China cuts rates to boost green energy demand

China cuts rates to boost green energy demand

By Tom McGregor, CNTV Commentator

The Chinese government supports the renewables, green energy, market; and has set a target for non-fossil fuels to account for 15 percent of total national power consumption by 2020.

Yet oil & gas prices have plunged in recent years and a rebound does not appear likely in the near future. Fossil fuels – oil, gas and coal – are considered more reliable and cheaper for power suppliers and consumers.

Nevertheless, China, the world’s largest renewables market, has built more capacity, ushered in hi-tech upgrades for eco-companies producing wind, solar and thermal energy at lower operating costs.

Accordingly, China’s State Grid Corporation announced last week that starting this year, on-grid pricing for on-shore wind and phtovoltaic (PV) power will drop for residential consumers.

Lower prices mean higher demand

A simple economics principle states that decreasing prices can raise demand. The renewables market struggles with high production costs. Subsidies and public support for green energy do help, but that does not always translate into more substantial power consumption.

The State Grid’s rate cuts could revitalize renewables, since benchmark price reductions will range from 0.02 yuan-per-Kilowatt-Hour to 0.1 KwH; and additional rate cutes in 2018 ranging from 0.03 KwH to 0.1 KwH.

Price cuts are set according to regions. Residents from northwestern China are pegged as 1st Grade, because they produce the highest wind and solar power capacity for local use. They would benefit with the steepest rate cuts, while the rest of the nation would be marked as either 2nd, 3rd or 4th Grades.

Those cited in lower grades can enjoy rate cuts too, but at reduced levels. This would explain why Beijing is encouraging companies to “Go West” and shift their energy-hungry manufacturing activities to the region.

Blowing in more wind power

China’s windiest provinces are located in Gansu and Inner Mongolia, where the terrain is mainly flat and barren. Winds sweep down from the Himalayan Mountains and the Siberian Tundra.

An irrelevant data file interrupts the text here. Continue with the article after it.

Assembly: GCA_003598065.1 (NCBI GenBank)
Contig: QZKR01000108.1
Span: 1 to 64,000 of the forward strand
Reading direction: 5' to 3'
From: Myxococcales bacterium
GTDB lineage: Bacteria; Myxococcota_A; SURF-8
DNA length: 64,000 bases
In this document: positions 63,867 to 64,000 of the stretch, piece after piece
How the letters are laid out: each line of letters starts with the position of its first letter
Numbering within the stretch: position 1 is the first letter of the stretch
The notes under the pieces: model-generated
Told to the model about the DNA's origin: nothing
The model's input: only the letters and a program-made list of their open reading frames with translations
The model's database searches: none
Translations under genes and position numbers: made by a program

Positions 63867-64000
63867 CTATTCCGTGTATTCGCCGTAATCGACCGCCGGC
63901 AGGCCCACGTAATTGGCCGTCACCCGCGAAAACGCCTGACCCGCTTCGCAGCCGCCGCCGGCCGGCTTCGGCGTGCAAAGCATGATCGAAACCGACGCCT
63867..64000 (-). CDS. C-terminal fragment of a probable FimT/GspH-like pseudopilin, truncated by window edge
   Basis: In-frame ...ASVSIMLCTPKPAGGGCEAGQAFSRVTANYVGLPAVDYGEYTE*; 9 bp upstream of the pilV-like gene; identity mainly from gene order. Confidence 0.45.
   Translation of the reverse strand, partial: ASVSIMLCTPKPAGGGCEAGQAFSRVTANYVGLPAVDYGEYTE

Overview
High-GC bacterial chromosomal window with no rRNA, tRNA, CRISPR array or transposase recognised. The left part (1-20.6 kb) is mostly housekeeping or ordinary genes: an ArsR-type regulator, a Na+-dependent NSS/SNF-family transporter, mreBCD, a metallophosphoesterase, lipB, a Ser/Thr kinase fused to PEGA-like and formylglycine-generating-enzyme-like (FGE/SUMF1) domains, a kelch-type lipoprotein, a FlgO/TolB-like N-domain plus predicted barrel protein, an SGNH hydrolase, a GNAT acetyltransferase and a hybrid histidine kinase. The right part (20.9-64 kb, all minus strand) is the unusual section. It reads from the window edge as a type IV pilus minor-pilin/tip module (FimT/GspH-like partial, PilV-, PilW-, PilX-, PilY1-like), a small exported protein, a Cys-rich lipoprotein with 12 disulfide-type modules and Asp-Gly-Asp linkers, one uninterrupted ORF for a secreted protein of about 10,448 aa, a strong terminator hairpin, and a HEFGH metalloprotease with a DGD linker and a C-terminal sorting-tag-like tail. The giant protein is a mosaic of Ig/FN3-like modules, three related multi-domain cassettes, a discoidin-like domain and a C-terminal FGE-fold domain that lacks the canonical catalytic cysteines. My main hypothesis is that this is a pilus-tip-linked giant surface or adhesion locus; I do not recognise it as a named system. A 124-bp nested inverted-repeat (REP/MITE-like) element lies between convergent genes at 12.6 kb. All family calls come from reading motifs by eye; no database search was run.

Numerous wind farms dot the regional landscape, but local wind firms face ongoing technical glitches when converting its energy to the State Grid. On very windy days, giant turbines have to shut down temporarily.

Nonetheless, wind capacity in the past 12 months ending in November 2015 had risen over 27 percent, which equates to 113.36 gigawatts, compared to 95.8 GW for the same period last year.

But over 15 percent of wind energy was wasted due to low regional demand.

Shining a spotlight on solar

China’s western region offers plenty of sunshine, making it opportune for solar manufacturers to set up shop there. Local governments have already enticed them with subsidies.

However, China has failed to achieve its national target of generating 23.1 GW of new solar power installed-capacity. In response, Beijing’s City officials have called for residents to place small solar cells on rooftop buildings, while Hebei Province and Shanghai Municipality will introduce a similar program next year.

New technology upgrades can drive energy consumption. ABB, a leading power and automation group, announced plans to install three smart grid substations that generate 363 kilovolts in northwest China.

ABB would integrate its substations to convert wind and solar into stored capacity for the State Grid, which can be used by households at a later date.

Going green for better world

Will renewables overtake fossil fuels as the primary energy resource for China’s power consumption? Perhaps not, but the State Grid is shifting the parameters by lowering green energy electricity rates for Chinese households and that’s a good start.

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